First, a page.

Blog Update!
For those of you not following me on Facebook, as of the Summer of 2019 I've moved to Central WA, to a tiny mountain town of less than 1,000 people.

I will be covering my exploits here in the Cascades, as I try to further reduce my impact on the environment. With the same attitude, just at a higher altitude!

Saturday, October 9, 2010

My chickens stopped laying

Okay, my girls are seriously slacking off. The first week we had them, the two that are laying were squeezing them out like clockwork. We got about 10 eggs that week. This week? I think we got 3. WTF?

I know it's getting darker out earlier, but in one week should we see this sort of drop-off? One egg was under the roost the other morning and ice cold so I have no idea when it was laid. They all look healthy and happy and adjusted to their new environment, so what's going on, ladies?

Oh, and I did figure out that their errant brown poops were cecal poops, so I can stop worrying about diarrhea now (warning for the faint of heart: don't click on the poop link).

These chickens can be tricky :) Well, not really. Start laying ladies or you'll be looking at the inside of my All-Clad pot!

Any ideas about what's going on?



Rebecca said...

ours have slowed too - but they're also loosing feathers and I read somewhere that while they're malting (usually for a month or so during the fall), they'll either stop laying, or slow down.....maybe they're malting?

Farmerlady2 said...

Some of my birds are molting and when that happens the laying becomes practically non-existent. Shorter daylight hours also really affects production, so that is a possibility.

Anna in Atlanta said...

I wouldn't worry -- chickens are like women, our emotional stress shows in our physical beings. Your ladies are likely stressed from the move, a possible change in food, and also the onset of winter. This is molting time in addition to fall -- soon your girls' feathers may all fall out and they'll use their energy to grow new ones instead of laying. My only laying girl has gone from daily to every-other-day, and I can see funky feathers start to fall. If they seem otherwise healthy, hang on. Things will pick up after molting, and even more after solstice. They still run funny even when they're not producing :-)

Cynthia in Denver said...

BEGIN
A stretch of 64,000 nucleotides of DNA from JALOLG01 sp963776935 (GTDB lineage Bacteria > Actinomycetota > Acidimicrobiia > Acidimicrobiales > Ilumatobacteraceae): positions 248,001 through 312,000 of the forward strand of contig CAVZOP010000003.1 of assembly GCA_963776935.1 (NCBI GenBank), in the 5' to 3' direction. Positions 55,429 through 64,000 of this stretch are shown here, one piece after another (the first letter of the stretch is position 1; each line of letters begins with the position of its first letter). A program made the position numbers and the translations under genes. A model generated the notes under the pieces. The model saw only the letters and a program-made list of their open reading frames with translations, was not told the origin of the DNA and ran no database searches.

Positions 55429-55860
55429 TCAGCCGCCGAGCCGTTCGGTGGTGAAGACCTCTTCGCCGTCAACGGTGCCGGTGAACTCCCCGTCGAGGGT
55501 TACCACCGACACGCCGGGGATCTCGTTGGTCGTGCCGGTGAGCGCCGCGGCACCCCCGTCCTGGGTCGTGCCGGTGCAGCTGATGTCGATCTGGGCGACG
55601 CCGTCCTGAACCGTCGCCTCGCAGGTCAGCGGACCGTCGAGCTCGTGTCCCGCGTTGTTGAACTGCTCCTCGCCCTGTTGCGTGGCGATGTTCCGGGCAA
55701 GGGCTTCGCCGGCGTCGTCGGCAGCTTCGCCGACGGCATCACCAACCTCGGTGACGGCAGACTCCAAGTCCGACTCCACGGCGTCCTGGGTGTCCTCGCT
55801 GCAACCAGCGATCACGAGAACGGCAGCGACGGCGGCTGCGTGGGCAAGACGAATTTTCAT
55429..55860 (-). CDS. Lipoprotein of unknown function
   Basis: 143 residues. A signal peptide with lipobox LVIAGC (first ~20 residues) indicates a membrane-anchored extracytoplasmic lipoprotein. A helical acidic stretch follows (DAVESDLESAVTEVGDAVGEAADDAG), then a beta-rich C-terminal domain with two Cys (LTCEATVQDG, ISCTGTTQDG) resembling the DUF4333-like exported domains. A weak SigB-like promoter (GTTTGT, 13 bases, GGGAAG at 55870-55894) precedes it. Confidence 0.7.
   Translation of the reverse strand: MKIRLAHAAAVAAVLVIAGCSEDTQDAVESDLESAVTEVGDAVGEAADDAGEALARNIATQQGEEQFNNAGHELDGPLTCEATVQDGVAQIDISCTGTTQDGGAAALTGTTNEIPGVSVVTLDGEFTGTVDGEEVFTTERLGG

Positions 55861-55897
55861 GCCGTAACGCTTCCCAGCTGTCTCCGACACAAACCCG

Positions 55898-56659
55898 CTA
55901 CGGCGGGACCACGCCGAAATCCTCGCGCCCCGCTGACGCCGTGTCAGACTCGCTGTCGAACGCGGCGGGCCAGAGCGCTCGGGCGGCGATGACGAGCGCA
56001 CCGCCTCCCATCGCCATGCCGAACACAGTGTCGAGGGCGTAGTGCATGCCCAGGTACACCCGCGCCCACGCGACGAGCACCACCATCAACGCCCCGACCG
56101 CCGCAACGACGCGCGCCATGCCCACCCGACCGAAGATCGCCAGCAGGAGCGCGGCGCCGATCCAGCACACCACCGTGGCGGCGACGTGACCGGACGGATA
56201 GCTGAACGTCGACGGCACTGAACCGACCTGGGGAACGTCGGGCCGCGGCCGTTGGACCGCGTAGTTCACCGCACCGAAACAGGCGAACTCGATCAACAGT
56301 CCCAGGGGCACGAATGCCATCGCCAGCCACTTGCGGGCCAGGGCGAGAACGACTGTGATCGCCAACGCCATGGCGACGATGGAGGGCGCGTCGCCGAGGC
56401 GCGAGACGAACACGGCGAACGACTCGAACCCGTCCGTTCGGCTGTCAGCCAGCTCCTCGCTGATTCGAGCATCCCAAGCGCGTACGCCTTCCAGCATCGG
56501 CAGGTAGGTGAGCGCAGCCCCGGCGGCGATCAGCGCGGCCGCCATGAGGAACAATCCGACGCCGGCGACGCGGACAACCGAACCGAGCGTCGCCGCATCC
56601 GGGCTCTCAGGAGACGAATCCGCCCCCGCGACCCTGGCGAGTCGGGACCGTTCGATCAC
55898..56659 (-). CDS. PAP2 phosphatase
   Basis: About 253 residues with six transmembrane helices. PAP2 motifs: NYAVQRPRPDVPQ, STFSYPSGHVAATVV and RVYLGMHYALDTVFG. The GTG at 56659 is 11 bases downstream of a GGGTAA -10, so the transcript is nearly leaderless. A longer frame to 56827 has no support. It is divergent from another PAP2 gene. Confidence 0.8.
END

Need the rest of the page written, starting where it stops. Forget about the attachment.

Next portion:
An entire site dedicated to chicken poop. Yeah. Speechless.

Robj98168 said...

YOu sound like you got yourself some union chickens and they are on strike- try a wage increase or some medical

Green Bean said...

Could be molting, less light, etc. Sometimes, though, the ladies just take a break. Mine did this a month or so ago and I figured it was fall. Then, they ramped back up for a couple weeks and are dropping off again. One of mine didn't lay for 6 weeks and now is laying every day. Go figure.

Green Bean said...

Oh, and the poop page, I spent hours on that page when I first got my chickens. Literally, hours devoted to analyzing chicken poop.

Vegetable Garden Cook said...

Yeah, everyone's having that problem around here. Decreasing light levels. I think mine are molting as well.

Vegetable Garden Cook said...

Yeah, everyone's having that problem around here. Decreasing light levels. I think mine are molting as well.

Crunchy Chicken said...

Ah, I guess that makes sense. Chloe (the only one that hasn't started laying yet) is the only one that's been losing feathers so I couldn't figure out if the other girls were thinking about molting too since they haven't lost anything yet.

Anyway, I just wanted to make sure they were doing okay besides looking so darn cute. It's good to hear that it might just be stress or molting. Or too many treats :)

Anna @ Blue Dirt said...

Our group is molting big time, I mistook my rooster for a lady the other day and had to apologize! We were getting 13 eggs and now are getting 7. A poop site is soo handy, we get cecal poo often, and since no other problems arose I figured it was normal.

Any change in housing, feed, light, weather or an upset in routine will cause them to get discombobulated and forget what they were doing. My son used too bright of a light to close the doors and get them out of the nesting boxes one night, and it took 3 days to get back to normal.

Kate said...

I'm definitely seeing a reduction in egg count here in PA as days become shorter. But only about a 15% reduction. Going from 10 eggs/week to 3 sounds like something else to me. Molting will definitely account for one hen being out of commission. Are you seeing any signs of egg eating, or have they perhaps found a place to lay outside of the nesting box?

Panamamama said...

I was wondering if it was the daylight length too. My girls had just started laying- I went on vaca for a week and they laid NONE when I was gone (or my hubby didn't find them) and then now none. Either that or they are hiding them from me. Do they do that?

Throwback at Trapper Creek said...